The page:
Harry Clarke’s The Coronation of the Virgin, from his Terenure windows. Nicole Gordon Bowe revealed him to the world.
The Irish art world sustained a terrible loss earlier this year with the death of Nicola Gordon Bowe, or Nikki, as she was universally known to her friends. In a very small way, I feel immensely grateful to have been counted among those friends. Although we only met once, we carried on a happy correspondence and were to have seen each other again this summer. But there are probably a thousand people like me, who have lovely memories of this wonderful woman, because Nikki had that rare gift of making each individual feel seen and heard and encouraged.
Nikki at the day-long symposium on the Honan Chapel, in Cork. Obviously in pain, she nevertheless gave a brilliant summary of Harry Clarke’s famous windows
Reading comments on various obit pages, from a generation of students, colleagues and friends, clear themes emerge of formidable scholarship, wide-ranging erudition, and passion for her subject. She was, as Alistair Rowan who spoke at her memorial service emphasised, the world expert on the Irish Arts and Crafts movement and on Irish stained glass.
In her book, The Life and Work of Harry Clarke, Nikki traced Clarke’s influences and training. He often used himself as a model – in this instance for the crucified Christ in the Terenure windows
But the other theme was that of friendship, of a wonderful sense of humour and a ready smile, of her encouragement to junior researchers, her collaboration, nationally and internationally with other scholars in her field, and the boundless generosity with which she shared her knowledge.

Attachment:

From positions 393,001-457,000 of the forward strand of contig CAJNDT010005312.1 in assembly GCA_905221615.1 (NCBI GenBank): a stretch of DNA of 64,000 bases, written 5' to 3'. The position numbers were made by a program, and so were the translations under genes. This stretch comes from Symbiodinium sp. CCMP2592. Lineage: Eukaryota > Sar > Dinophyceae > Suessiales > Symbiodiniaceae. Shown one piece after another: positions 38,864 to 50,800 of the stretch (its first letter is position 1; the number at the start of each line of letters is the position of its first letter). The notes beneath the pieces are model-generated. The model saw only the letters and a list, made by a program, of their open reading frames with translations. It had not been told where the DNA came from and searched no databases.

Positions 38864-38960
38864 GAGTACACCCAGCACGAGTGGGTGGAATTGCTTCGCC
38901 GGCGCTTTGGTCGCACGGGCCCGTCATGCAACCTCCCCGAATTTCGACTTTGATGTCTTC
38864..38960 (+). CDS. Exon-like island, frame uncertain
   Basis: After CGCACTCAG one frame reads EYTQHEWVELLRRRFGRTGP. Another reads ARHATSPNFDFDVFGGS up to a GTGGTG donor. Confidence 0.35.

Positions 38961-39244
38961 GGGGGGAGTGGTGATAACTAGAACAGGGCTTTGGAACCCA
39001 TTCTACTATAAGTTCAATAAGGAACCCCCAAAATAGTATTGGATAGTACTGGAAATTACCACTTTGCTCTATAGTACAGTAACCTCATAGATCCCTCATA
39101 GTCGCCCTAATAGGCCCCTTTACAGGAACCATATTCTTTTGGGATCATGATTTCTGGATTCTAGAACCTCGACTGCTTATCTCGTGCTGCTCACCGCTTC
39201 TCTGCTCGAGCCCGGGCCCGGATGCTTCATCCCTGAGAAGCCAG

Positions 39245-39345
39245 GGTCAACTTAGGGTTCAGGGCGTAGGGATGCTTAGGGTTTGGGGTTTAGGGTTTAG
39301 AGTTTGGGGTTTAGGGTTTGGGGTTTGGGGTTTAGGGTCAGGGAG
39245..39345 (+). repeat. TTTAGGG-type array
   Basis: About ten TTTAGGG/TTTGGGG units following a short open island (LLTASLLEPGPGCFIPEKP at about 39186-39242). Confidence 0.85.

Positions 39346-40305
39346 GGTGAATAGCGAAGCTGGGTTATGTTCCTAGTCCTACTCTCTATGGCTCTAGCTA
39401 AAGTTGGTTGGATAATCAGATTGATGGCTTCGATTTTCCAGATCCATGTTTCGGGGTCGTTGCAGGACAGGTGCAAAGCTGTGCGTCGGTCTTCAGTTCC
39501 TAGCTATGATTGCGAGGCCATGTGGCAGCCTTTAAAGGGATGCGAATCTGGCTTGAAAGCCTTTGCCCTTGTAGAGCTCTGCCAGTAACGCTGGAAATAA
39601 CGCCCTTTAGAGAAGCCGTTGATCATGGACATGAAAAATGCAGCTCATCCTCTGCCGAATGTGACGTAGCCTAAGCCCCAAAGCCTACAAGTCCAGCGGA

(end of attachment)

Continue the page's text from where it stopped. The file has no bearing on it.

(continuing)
St Brendan, Nikki pointed out (as true for this window in Tullamore as for the Honan windows she was discussing) does not look like the kind of muscular saint that could navigate the Atlantic. ‘Effete’ was the word she used.
Nikki’s book on Harry Clarke has been my bible for all the posts I have written about this genius of Irish stained glass. Last year her second magnum opus was published, on the life and work of Wilhelmina Geddes. I haven’t read it yet – a future pleasure – but it was widely considered the finest Irish art book of the year, perhaps the finest book of the year.
Jesus Falls for the Third Time: one of the medallions that form the Stations of the Cross in Lough Derg. Nikki’s research indicated that these were mostly executed by his apprentices during a period of illness, although they were designed by him.
She also wrote for the Irish Arts Review, the Dublin Review of Books and contributed essays to edited collections – the busy life of an established and disciplined scholar. At the time of her death she was working on what was to be a definitive study of the Irish Arts and Crafts Movement.
St Fechin, from the Ballinrobe windows: Harry Clarke loved to populate his scenes with a host of figures – now who is that small one with the glasses?
Nicola Gordon Bowe, more than any other person, was responsible for rescuing Irish Arts and Crafts from obscurity and establishing the reputation as artists of its major practitioners, none more so than Harry Clarke. She was impatient of those who dismissed stained glass as mere craft and who failed to see how the medium of glass both compounded the difficulty and enhanced the impact of the work of Harry Clarke and others. In the newly refurbished and finally open National Gallery of Ireland there is now a Stained Glass Room full of breathtaking pieces – it is no stretch to say that we can thank Nikki for that.
The Song of the Mad Prince, an exquisite small panel in the new National Gallery Stained Glass Room
I have chosen to illustrate this post with photographs of Harry Clarke windows and details, as a tribute to Nikki. She was his great and ardent champion and now the world knows what a true legacy of masterpieces we have been left by him. Nikki’s legacy is also secure – her works will be consulted for generations to come, and her memory kept warm by all who were privileged to know her.